The Five Find-Outers (and Dog): Enid Blyton's Mysteries Series The Mystery of the Burnt Cottage (The Five Find-Outers, #1), The Mystery of the Disappeari. The Five Find-Outers and Dog (not to be confused with The Famous Five), also known as the Enid Blyton Mystery Series, is a series of children's mystery books. Mystery05—Mystery of the Missing Necklace, The—Blyton, Enid. she would have pestered Pip nobody knew—but Bets suddenly exploded into a series of.
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Enid Blyton: The Mystery of Banshee Towers (Mystery #15). 1 - OFF TO MEET OLD FATTY. "I do wish old Fatty would buck up and come back from wherever. Enid Blyton - Mystery 09 - Mystery of the Vanished medical-site.info - Download as PDF File of a mystery about, I guess Fatty will run straight into one as soon as he “It seems queer to have a farm in the middle of a marsh. then a series of thuds. The Five Find-Outers Mystery Series. The Five Find-Outers and Dog are Fatty, Larry, Daisy, Pip, Bets and Fatty's Scottie dog, Buster. Fatty's real name is.
He is given the nickname Fatty by the other children because of his initials, Frederick Algernon Trotteville, F. Being an only child, he receives generous amounts of pocket money from his parents and wealthy relatives, but Fatty is always willing to share his money with the group, often downloading rounds of cakes, drinks and ice-creams. Fatty also uses his pocket money to finance his interest in disguises and stores a large collection of clothes, wigs, greasepaint , cheek-pads, false teeth and other items in his shed at the bottom of the garden.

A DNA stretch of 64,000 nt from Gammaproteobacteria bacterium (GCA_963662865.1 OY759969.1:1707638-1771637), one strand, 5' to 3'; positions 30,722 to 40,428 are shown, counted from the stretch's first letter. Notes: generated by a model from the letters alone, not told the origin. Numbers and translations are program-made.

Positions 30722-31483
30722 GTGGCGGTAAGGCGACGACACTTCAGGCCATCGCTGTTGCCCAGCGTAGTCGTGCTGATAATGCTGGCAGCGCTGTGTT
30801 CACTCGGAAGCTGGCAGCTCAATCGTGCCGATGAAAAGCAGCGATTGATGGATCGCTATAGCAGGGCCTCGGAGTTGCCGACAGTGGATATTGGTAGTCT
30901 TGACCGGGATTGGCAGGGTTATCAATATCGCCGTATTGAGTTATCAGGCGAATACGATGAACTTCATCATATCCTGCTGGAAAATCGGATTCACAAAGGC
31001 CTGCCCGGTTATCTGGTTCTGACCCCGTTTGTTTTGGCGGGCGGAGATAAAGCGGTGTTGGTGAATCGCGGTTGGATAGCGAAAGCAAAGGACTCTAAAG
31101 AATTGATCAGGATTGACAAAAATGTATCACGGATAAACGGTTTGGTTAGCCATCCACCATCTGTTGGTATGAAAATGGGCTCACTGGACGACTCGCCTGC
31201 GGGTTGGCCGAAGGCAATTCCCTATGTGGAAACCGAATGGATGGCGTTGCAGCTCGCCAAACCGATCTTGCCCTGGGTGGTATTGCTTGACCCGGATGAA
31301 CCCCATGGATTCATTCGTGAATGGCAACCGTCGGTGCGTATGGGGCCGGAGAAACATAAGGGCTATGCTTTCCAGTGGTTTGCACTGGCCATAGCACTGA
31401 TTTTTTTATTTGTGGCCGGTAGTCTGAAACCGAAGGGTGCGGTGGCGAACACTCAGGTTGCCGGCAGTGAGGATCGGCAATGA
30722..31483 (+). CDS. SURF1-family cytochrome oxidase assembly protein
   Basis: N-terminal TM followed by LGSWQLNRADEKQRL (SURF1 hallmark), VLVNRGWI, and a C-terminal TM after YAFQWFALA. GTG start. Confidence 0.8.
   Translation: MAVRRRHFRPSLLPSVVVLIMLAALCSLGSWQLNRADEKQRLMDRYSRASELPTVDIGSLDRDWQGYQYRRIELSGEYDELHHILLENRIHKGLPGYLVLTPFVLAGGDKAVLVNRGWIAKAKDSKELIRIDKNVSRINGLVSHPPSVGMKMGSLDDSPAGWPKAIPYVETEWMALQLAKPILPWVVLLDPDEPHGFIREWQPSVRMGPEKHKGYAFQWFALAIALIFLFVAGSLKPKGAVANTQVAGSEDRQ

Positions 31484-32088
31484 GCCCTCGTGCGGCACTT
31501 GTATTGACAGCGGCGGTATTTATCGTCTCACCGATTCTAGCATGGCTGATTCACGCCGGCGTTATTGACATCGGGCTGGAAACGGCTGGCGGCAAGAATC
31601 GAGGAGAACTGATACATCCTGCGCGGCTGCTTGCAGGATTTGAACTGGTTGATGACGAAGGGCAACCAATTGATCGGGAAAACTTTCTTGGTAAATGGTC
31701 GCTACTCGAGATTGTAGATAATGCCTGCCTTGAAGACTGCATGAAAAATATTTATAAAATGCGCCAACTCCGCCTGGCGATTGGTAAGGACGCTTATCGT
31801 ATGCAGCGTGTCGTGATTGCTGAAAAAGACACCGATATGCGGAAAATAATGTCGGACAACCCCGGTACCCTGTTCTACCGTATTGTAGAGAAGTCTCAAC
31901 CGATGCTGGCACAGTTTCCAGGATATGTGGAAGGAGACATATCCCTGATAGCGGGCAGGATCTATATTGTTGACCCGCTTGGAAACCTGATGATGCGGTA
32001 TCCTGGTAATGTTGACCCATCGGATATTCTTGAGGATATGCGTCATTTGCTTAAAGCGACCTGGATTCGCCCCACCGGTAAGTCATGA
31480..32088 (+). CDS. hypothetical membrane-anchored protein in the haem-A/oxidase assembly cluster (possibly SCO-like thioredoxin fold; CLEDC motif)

Although boastful by nature, he learns to be more modest as his bragging causes the other children to become irritated. Fatty is a skilled orator and poet, and able to create poetry ad-lib. He is apparently top of his form at his boarding school and his ambition when he grows up is to become a detective. Fatty develops an interest in ventriloquism as the series progresses.
Bets in particular adores Fatty and is very loyal to him. He is 13 in "Mystery Of the Spiteful Letters" Laurence "Larry" Daykin — the eldest of the five and the original leader of the Five Find-Outers, passing the role to Fatty at the beginning of the third book.
Larry is sometimes annoyed by Fatty's boasting. He is Daisy's older brother. He is the first character to be introduced in the series, but is developed considerably less than the other main characters as the series continues. As the oldest of the Five Find Outers,he is 14 years old. Margaret "Daisy" Daykin — Larry's younger sister. Creating the Five Find-Outers was Daisy's idea. She is particularly good at thinking of plans and ideas. She is younger than Larry by a year and the same age as Pip and Fatty,who is Philip "Pip" Hilton — The same age as Daisy and a few years older than Bets, his younger sister whom he frequently teases.